IDEAS home Printed from
MyIDEAS: Log in (now much improved!) to save this paper

Who Compares to Whom? The Anatomy of Income Comparisons in Europe

  • Clark, Andrew E.
  • Senik, Claudia

This paper provides unprecedented direct evidence from large-scale survey data on both the intensity (how much?) and direction (to whom?) of income comparisons. Income comparisons are considered to be at least somewhat important by three-quarters of Europeans. They are associated with both lower levels of subjective well-being and a greater demand for income redistribution. The rich compare less and are more happy than average when they do, which latter is consistent with relative income theory. With respect to the direction of comparisons, colleagues are the most frequently-cited reference group. Those who compare to colleagues are happier than those who compare to other benchmarks; comparisons to friends are both less widespread and are associated with the lowest wellbeing scores. This is consistent with information effects, as colleagues’ income arguably contains more information about the individual’s own future prospects than do the incomes of other reference groups. Last, there is some evidence that reference groups are endogenous, with individuals tending to compare to those with whom they interact the most often.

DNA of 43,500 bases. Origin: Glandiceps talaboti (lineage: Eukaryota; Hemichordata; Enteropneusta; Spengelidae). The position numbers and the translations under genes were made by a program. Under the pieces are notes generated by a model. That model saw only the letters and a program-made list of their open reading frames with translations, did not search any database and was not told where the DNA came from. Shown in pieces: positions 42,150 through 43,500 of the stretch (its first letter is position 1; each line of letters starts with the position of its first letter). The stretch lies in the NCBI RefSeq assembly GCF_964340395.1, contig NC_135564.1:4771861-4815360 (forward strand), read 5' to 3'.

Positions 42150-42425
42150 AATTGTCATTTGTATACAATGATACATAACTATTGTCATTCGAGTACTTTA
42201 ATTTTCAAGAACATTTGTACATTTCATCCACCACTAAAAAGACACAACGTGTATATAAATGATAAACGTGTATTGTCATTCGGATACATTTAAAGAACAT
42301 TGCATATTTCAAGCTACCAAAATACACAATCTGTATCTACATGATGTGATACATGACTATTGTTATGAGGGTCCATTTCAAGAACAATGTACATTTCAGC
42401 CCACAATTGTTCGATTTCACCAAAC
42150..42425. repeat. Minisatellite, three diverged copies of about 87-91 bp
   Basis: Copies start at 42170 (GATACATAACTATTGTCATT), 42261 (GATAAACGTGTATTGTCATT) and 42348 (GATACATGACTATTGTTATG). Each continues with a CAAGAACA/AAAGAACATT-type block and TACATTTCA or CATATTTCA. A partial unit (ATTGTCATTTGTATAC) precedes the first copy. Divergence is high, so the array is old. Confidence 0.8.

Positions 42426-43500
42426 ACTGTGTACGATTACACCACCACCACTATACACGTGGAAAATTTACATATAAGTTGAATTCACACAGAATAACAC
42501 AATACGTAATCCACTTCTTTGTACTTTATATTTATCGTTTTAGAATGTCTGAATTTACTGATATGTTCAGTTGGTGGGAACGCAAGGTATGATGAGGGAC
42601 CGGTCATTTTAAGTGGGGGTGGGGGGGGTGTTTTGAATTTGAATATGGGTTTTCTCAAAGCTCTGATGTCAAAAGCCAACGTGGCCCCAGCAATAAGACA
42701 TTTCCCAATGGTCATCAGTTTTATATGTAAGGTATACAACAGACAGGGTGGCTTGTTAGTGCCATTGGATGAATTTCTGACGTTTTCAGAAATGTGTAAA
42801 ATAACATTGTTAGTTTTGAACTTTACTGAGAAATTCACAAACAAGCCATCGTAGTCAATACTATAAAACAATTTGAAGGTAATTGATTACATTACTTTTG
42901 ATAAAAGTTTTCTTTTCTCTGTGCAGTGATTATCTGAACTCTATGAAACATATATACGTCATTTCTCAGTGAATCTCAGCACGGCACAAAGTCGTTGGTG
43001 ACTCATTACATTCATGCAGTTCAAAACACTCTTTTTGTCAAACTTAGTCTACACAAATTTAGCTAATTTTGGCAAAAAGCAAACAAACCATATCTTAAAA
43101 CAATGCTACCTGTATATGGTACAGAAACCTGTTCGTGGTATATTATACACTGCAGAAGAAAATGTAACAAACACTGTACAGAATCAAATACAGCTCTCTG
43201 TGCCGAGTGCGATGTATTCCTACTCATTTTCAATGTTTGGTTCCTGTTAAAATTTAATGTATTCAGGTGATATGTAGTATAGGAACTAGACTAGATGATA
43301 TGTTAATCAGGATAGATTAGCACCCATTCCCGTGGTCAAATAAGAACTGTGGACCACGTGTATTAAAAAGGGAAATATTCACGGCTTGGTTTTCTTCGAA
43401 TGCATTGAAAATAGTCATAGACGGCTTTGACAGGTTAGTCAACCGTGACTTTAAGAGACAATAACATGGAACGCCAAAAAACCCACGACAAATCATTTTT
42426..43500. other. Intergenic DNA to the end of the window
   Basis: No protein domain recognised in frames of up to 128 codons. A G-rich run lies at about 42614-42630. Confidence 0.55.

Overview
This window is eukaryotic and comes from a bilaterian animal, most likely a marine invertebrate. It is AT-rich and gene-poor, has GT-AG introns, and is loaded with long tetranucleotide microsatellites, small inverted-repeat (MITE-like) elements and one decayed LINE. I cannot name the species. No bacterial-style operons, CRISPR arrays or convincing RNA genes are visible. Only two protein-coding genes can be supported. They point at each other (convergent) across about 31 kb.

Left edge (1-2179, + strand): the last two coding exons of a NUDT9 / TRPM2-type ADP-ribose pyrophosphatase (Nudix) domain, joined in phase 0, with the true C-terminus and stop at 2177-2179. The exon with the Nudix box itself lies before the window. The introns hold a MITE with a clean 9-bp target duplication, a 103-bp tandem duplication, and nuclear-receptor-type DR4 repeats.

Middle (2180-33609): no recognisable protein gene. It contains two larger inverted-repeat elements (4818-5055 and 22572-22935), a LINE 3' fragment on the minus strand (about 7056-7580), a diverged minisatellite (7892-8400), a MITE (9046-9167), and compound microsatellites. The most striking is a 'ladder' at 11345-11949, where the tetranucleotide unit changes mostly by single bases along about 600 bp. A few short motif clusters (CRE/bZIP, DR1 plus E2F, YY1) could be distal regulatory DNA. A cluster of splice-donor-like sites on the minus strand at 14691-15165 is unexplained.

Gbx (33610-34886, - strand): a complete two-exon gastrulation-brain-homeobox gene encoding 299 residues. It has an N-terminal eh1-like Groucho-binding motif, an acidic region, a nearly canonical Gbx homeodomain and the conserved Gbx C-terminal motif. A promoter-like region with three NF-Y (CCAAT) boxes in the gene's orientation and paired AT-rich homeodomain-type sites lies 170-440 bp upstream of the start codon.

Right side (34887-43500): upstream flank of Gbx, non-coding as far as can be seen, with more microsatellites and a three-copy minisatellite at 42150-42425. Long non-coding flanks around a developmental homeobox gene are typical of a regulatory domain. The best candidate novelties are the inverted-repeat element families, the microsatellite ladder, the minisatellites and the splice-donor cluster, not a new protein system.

If you experience problems downloading a file, check if you have the proper application to view it first. In case of further problems read the IDEAS help page. Note that these files are not on the IDEAS site. Please be patient as the files may be large.

File URL:
Download Restriction: no

Paper provided by CEPREMAP in its series CEPREMAP Working Papers (Docweb) with number 0907.

in new window

Length: 33 pages
Date of creation: Sep 2009
Date of revision:
Handle: RePEc:cpm:docweb:0907
Contact details of provider: Postal:
48 boulevard Jourdan - 75014 PARIS

Phone: +33(0) 1 43 13 62 30
Fax: +33(0) 1 43 13 62 32
Web page:

More information through EDIRC

References listed on IDEAS
Please report citation or reference errors to , or , if you are the registered author of the cited work, log in to your RePEc Author Service profile, click on "citations" and make appropriate adjustments.:

as in new window
  1. Ernst Fehr & Klaus M. Schmidt, . "A Theory of Fairness, Competition and Cooperation," IEW - Working Papers 004, Institute for Empirical Research in Economics - University of Zurich.
  2. Clark, Andrew E. & Kristensen, Nicolai & Westergård-Nielsen, Niels C., 2007. "Job Satisfaction and Co-worker Wages: Status or Signal?," IZA Discussion Papers 3073, Institute for the Study of Labor (IZA).
  3. Andrew E. Clark & Ed Diener & Yannis Georgellis & Richard E. Lucas, 2003. "Lags and Leads in Life Satisfaction: A Test of the Baseline Hypothesis," Discussion Papers of DIW Berlin 371, DIW Berlin, German Institute for Economic Research.
  4. Senik, Claudia, 2004. "When information dominates comparison: Learning from Russian subjective panel data," Journal of Public Economics, Elsevier, vol. 88(9-10), pages 2099-2123, August.
  5. Felicia Huppert & Nic Marks & Andrew E. Clark & Johannes Siegrist & Alois Stutzer & Joar Vittersø & Morten Wahrendorf, 2009. "Measuring well-being across Europe: description of the ESS well-being module and preliminary findings," Post-Print halshs-00754379, HAL.
  6. Clark, Andrew E. & Oswald, Andrew J., 1994. "Satisfaction and comparison income," CEPREMAP Working Papers (Couverture Orange) 9408, CEPREMAP.
  7. Andrew E. Clark & Paul Frijters & Michael A. Shields, 2008. "Relative income, happiness, and utility: An explanation for the Easterlin paradox and other puzzles," Post-Print halshs-00754299, HAL.